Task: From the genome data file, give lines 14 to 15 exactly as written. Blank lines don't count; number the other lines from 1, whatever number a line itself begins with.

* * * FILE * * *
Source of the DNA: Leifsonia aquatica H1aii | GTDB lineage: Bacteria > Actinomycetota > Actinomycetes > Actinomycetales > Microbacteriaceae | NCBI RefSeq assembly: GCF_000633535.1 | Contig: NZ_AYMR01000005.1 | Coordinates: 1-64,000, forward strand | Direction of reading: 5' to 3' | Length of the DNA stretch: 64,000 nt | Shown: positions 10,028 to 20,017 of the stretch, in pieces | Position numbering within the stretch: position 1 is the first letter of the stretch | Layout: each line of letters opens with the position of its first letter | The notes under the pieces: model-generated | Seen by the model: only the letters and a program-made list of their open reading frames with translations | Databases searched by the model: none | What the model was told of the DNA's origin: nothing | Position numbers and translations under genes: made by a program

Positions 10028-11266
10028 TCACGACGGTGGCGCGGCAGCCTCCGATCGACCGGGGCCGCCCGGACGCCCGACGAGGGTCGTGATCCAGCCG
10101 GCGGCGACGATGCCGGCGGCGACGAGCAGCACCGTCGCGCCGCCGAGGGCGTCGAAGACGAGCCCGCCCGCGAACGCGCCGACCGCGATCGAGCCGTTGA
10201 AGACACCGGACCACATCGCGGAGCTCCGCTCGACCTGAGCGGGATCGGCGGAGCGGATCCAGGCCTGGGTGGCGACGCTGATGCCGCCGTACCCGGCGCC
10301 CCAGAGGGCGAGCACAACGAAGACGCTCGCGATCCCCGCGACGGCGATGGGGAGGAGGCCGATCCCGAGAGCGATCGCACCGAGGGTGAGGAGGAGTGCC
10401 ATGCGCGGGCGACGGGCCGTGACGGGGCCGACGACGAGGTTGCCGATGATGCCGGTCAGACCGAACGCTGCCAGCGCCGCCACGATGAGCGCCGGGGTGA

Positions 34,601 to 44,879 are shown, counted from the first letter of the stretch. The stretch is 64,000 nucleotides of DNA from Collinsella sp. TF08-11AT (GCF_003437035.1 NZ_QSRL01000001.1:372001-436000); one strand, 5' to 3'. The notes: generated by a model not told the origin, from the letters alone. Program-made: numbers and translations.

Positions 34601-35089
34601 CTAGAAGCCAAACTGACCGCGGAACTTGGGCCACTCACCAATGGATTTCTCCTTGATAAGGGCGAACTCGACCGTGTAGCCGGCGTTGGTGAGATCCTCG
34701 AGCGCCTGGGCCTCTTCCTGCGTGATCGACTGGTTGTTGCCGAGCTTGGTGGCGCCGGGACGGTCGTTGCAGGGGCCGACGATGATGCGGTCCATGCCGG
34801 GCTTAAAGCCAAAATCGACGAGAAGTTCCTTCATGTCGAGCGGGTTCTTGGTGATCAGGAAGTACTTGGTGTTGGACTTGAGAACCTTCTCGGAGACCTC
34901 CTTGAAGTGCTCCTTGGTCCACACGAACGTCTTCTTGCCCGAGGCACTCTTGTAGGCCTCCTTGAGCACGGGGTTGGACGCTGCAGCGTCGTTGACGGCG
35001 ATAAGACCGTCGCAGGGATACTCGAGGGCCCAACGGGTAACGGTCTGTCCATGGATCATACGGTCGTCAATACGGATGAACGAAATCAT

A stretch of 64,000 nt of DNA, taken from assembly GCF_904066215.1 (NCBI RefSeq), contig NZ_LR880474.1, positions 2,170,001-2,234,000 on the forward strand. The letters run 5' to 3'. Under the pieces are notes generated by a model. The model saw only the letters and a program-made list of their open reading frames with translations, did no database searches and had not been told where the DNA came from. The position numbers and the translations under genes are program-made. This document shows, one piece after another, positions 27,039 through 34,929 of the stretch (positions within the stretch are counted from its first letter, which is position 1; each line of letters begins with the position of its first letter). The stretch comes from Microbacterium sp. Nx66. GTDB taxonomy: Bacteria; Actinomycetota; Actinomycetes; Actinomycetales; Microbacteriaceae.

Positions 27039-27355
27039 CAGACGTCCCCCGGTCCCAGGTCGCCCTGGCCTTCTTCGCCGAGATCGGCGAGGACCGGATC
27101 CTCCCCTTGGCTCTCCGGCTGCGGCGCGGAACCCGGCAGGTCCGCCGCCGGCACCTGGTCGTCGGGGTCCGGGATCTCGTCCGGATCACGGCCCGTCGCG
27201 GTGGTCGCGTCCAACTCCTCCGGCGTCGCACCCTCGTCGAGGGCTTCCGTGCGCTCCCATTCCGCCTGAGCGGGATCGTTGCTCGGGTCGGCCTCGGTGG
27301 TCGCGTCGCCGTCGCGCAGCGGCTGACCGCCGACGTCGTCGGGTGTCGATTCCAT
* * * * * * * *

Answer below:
35001 ATAAGACCGTCGCAGGGATACTCGAGGGCCCAACGGGTAACGGTCTGTCCATGGATCATACGGTCGTCAATACGGATGAACGAAATCAT

A stretch of 64,000 nt of DNA, taken from assembly GCF_904066215.1 (NCBI RefSeq), contig NZ_LR880474.1, positions 2,170,001-2,234,000 on the forward strand. The letters run 5' to 3'. Under the pieces are notes generated by a model. The model saw only the letters and a program-made list of their open reading frames with translations, did no database searches and had not been told where the DNA came from. The position numbers and the translations under genes are program-made. This document shows, one piece after another, positions 27,039 through 34,929 of the stretch (positions within the stretch are counted from its first letter, which is position 1; each line of letters begins with the position of its first letter). The stretch comes from Microbacterium sp. Nx66. GTDB taxonomy: Bacteria; Actinomycetota; Actinomycetes; Actinomycetales; Microbacteriaceae.